Safety Doesn’t Stop After Approval
How microbial testing keeps vaccines safe
Vaccine development typically takes years, even decades. How then could companies deliver COVID-19 vaccines in a matter of months? Can we trust the process? These two questions have been dominating the airwaves ever since the first three candidates in the pipeline were authorized by regulators, a mere 11 months after SARS-CoV-2 emerged in China. We hope Eureka’s five-part series, The Vaccine Journey, on how vaccines are developed—from discovery through manufacturing—helps answer some of these questions and reassures readers that vaccines are generally very safe. Christine Farrance, Senior Director of Scientific Affairs, shares how microbial testing during manufacturing keeps safety standards high after vaccine approval.
So, your vaccine has been developed, safety tested, clinically tested, and approved for use in people. Now you are in the clear, right? Well, not quite.
Vaccine and drug safety never stops. Manufacturers must have a contamination control strategy and no matter how long a product has been in use, the processes to make that product are constantly monitored, and quality controlled and will be for as long as manufacturers produce that medical product. This includes everything from individual factory safety standards to government-level regulations, and everything in between. For Microbial Solutions, that means helping to detect and identify foreign microbes or particulates that could sneak in to the manufacturing process and make people sick.
When manufacturing an injectable pharmaceutical, like vaccines, every contact point must be sterile. Contact points like machinery and people are tested frequently, and other materials like the water, containers, and especially air are also subject to scrutiny.
Endotoxin testing is one method used to check for bacterial cell wall contaminants whose presence in a vaccine or other injectable product can lead to serious illness or death. These tests are extremely sensitive and will fail a sample at very small traces of contamination. All injectable pharmaceuticals and implantable medical devices need to be tested to guarantee there is no endotoxin in the product.
Rapid microbial detection is another way manufacturers can test their product for contamination. The total amount of viable organisms – bacteria and fungi – must be determined for a product. These live organisms can come from the raw materials, from the people, or the process used to make the vaccine. For vaccines and injectable products that must be sterile – the sterility test confirms that the products are free from viable bacteria and fungi.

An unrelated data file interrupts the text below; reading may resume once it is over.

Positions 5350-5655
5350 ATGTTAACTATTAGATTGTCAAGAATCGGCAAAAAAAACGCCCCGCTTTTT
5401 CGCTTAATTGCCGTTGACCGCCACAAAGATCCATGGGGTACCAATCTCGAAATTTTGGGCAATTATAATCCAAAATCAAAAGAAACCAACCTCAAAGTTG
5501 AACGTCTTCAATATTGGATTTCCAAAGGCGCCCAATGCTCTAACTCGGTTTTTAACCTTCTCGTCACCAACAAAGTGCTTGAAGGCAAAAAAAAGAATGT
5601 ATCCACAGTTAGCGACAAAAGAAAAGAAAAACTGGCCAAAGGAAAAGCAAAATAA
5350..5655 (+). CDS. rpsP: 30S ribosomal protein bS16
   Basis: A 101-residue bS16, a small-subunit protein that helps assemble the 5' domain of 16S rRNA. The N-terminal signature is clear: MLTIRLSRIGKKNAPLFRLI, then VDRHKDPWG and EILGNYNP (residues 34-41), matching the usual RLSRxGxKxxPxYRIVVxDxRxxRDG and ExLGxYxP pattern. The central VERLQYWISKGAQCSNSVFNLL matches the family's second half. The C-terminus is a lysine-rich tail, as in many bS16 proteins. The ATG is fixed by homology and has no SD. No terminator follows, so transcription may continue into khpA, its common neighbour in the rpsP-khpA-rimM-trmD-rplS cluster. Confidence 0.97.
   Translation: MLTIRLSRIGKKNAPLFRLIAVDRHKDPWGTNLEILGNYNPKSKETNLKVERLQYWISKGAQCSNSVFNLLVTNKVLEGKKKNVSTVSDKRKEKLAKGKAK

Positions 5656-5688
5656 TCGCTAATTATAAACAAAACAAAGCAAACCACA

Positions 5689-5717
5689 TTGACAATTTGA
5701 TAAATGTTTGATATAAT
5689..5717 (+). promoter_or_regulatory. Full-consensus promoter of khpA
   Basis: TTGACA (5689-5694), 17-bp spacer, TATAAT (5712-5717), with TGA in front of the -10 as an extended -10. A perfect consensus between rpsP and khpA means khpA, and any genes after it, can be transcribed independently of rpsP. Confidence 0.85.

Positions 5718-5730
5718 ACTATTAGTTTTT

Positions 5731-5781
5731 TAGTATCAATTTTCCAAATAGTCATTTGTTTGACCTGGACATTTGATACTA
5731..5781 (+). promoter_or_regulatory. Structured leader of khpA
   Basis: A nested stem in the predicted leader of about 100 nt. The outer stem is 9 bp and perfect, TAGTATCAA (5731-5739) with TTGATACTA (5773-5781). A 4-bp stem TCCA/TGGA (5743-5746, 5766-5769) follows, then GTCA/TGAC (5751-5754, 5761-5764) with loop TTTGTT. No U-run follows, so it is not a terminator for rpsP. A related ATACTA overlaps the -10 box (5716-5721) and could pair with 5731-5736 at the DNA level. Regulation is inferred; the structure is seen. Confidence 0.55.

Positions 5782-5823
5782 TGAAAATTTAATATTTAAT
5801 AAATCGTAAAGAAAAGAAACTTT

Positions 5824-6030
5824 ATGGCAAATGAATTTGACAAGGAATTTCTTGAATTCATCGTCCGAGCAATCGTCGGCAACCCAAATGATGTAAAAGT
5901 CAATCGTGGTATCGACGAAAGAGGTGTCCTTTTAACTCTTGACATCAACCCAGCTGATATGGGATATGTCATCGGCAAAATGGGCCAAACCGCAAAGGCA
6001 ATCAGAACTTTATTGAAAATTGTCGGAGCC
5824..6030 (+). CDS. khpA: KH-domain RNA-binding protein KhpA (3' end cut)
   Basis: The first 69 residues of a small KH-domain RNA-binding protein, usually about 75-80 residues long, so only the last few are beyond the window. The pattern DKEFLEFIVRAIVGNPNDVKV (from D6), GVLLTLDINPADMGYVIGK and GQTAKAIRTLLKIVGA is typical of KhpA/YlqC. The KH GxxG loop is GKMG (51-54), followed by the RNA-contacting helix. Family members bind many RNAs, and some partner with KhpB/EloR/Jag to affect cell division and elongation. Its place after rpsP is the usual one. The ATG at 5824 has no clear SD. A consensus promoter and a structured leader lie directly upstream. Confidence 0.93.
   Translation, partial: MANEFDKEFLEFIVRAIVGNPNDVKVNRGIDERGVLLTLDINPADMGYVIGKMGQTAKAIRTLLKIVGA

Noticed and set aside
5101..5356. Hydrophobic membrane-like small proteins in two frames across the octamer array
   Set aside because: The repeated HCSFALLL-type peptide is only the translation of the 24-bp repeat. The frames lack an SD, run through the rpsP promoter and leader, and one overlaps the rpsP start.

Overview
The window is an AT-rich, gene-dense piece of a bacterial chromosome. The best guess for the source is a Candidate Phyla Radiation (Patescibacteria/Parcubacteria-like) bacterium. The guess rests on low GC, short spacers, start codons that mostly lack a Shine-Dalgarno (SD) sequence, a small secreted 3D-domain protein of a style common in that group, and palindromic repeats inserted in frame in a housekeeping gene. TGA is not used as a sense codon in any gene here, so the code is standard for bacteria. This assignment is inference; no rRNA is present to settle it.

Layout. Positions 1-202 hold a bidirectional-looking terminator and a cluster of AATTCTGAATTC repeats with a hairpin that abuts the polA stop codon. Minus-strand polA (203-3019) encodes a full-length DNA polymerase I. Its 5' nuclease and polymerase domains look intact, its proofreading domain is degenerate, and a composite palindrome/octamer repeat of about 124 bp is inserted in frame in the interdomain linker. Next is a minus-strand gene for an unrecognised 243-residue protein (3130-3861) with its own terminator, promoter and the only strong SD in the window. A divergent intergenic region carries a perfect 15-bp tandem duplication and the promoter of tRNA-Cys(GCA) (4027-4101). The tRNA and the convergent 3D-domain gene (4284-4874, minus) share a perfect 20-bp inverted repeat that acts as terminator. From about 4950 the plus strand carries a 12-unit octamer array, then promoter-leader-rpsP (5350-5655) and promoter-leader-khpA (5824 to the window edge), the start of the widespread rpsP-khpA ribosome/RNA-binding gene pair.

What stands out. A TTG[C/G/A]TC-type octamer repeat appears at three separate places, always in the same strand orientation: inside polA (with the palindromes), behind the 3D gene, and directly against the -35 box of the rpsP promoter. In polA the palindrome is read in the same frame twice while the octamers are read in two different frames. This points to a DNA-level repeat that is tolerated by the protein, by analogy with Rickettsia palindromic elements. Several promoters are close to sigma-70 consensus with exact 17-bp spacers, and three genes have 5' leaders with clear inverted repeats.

Safety is reassured by knowing that the product is free of bits of bacterial cell wall material (endotoxin) and free of living microorganisms both of which can make you very sick.
Ensuring the vaccine manufacturing process is sterile and safe means that there is zero tolerance for any contamination. However, these tests only detect the presence or absence of contamination – they do not identify the type. It isn’t enough to know whether there is contamination – manufacturers need to know what kind, and where it might have come from.
This step is trickier, but invaluable to keeping manufacturing safe. Microbial identification involves gathering samples of whatever is threatening a product – be it a bacteria, fungus, or other contaminant, and figuring out exactly what species and strain it is.
Monitoring the manufacturing environment and putting names to the isolated organisms helps to understand the microflora and dictates everything from how you clean to where the organisms are coming from and what controls need to be added to protect the product.
For example, a manufacturer might place a sample of their product in a sterility bottle. If the nutrient media in the bottle gets cloudy – or a rapid detection method indicates microbial growth is positive – they know that something is wrong with their process, or that somehow, a microbe has snuck in.
By sending the sample to companies like Accugenix, they can find out exactly what the microbe is. If it is, for example, Micrococcus luteus or Cutibacterium acnes, that is a sign that the contaminating factor was an employee. These common skin organisms could be a sign that workers are not gloved and gowned properly, or that the gloves and gowns are defective in some way. Knowing the species means narrowing down the possible points of entry for the contaminant.
The regulations regarding drug and vaccine manufacturing are very clear. Every surface, every raw material, and every employee are tested and retested, and any contamination results in a step by step investigation of where the problem came from. Patient safety is not only the moral and economic imperative for manufacturers – it is also the law.
Dr. Christine Farrance has more than 25 years’ experience conducting both applied and basic research using molecular, microbial, and biochemical techniques. Her work has included developing plant-based production systems for recombinant vaccines, monoclonal antibodies, and protein therapeutics, and research in the food safety industry.